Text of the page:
-- Election officials have formally barred Russian opposition leader Alexei Navalny from running for president against Vladimir Putin. Navalny is calling a boycott of next year’s vote.
-- For two years, the Nigerian military has claimed to have defeated the Islamist militant group Boko Haram, but the fight is far from over.
-- In Myanmar, hatred for the Rohingya runs far deeper than the fears over Islamist terrorism being has used to justify a ruthless, four-month crackdown on the small Muslim minority.
-- A look at how Bethlehem celebrates Christmas with spare but beautiful traditions.
-- Foreign tech workers are considering Canada, as the political climate in the United States creates uncertainty for immigrants.
-- Columnist David Lazarus examines how a small wording change at the Consumer Financial Protection Bureau reveals the emphasis is being shifted away from consumers.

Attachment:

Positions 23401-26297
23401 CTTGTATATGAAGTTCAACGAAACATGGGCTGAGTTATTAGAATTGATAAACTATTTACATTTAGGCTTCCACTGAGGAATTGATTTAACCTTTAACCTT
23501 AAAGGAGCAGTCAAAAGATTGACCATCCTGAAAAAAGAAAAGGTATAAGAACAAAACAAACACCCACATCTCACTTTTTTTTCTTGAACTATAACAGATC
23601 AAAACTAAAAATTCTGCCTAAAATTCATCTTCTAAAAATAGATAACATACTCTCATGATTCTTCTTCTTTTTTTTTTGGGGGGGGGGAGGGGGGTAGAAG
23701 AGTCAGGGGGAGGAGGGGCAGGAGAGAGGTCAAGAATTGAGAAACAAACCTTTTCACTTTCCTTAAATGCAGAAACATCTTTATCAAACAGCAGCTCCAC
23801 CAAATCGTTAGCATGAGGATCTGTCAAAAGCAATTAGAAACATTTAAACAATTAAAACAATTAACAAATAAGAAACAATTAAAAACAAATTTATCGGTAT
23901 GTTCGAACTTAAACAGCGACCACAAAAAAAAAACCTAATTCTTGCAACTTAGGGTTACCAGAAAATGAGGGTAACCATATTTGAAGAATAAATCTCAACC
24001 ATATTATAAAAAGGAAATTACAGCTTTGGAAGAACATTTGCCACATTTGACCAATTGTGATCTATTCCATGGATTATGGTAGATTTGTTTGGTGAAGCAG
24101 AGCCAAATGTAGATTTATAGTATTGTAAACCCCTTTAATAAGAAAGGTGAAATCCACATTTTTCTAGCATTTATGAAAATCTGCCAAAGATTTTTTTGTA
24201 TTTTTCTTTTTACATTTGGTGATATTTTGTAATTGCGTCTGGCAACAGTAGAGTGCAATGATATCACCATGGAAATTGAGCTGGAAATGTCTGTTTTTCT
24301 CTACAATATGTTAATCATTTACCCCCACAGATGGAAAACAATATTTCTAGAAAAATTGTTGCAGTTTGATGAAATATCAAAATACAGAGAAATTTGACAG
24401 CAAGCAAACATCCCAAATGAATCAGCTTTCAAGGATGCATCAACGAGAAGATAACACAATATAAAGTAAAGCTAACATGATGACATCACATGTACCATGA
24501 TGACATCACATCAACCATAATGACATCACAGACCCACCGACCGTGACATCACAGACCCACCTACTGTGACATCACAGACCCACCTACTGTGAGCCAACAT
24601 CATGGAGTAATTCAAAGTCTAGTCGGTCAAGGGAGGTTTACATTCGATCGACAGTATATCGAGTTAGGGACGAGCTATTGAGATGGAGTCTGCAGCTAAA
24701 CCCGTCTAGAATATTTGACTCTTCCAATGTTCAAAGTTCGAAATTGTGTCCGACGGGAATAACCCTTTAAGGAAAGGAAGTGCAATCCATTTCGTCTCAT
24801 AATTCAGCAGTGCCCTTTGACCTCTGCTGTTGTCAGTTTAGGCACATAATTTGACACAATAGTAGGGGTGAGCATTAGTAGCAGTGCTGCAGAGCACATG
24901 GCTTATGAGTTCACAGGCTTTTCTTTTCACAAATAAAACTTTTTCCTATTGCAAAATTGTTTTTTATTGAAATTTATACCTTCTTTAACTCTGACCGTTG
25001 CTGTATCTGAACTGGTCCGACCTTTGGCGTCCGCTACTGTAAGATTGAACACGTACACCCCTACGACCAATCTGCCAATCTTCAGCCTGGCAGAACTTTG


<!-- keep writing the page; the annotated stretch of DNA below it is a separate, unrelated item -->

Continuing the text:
-- The Lakers have improved this season, but as their Christmas Day loss showed, they have room for improvement, writes columnist Helene Elliott.
-- Which UCLA football team will show up in the Cactus Bowl today?
-- Are public schools in California failing their students on literacy?
-- Author Noah Berlatsky writes that although we’re living in an age of naive cynicism, we need to realize we can change the world for the better.
WHAT OUR EDITORS ARE READING
-- Eight political cartoonists, including The Times’ David Horsey, discuss drawing President Trump. (Politico)
-- A Christmas tree stands where this Santa Rosa house once stood. (KQED)
-- Fact-checking the film “All the Money in the World” in its depiction of the Getty kidnapping. (Vanity Fair)
ONLY IN L.A.
After a season-ending knee injury in August, Rams defensive lineman Dominique Easley had to do something to fill his downtime aside from rehab sessions. So he is taking online courses, learning guitar and recently performed a stand-up routine at an L.A. comedy club. That and training to get his pilot’s license. While his teammates are impressed, not all are willing to go along for a ride. “He barely can drive a car,” says one, “so I ain’t going in no airplane with him.”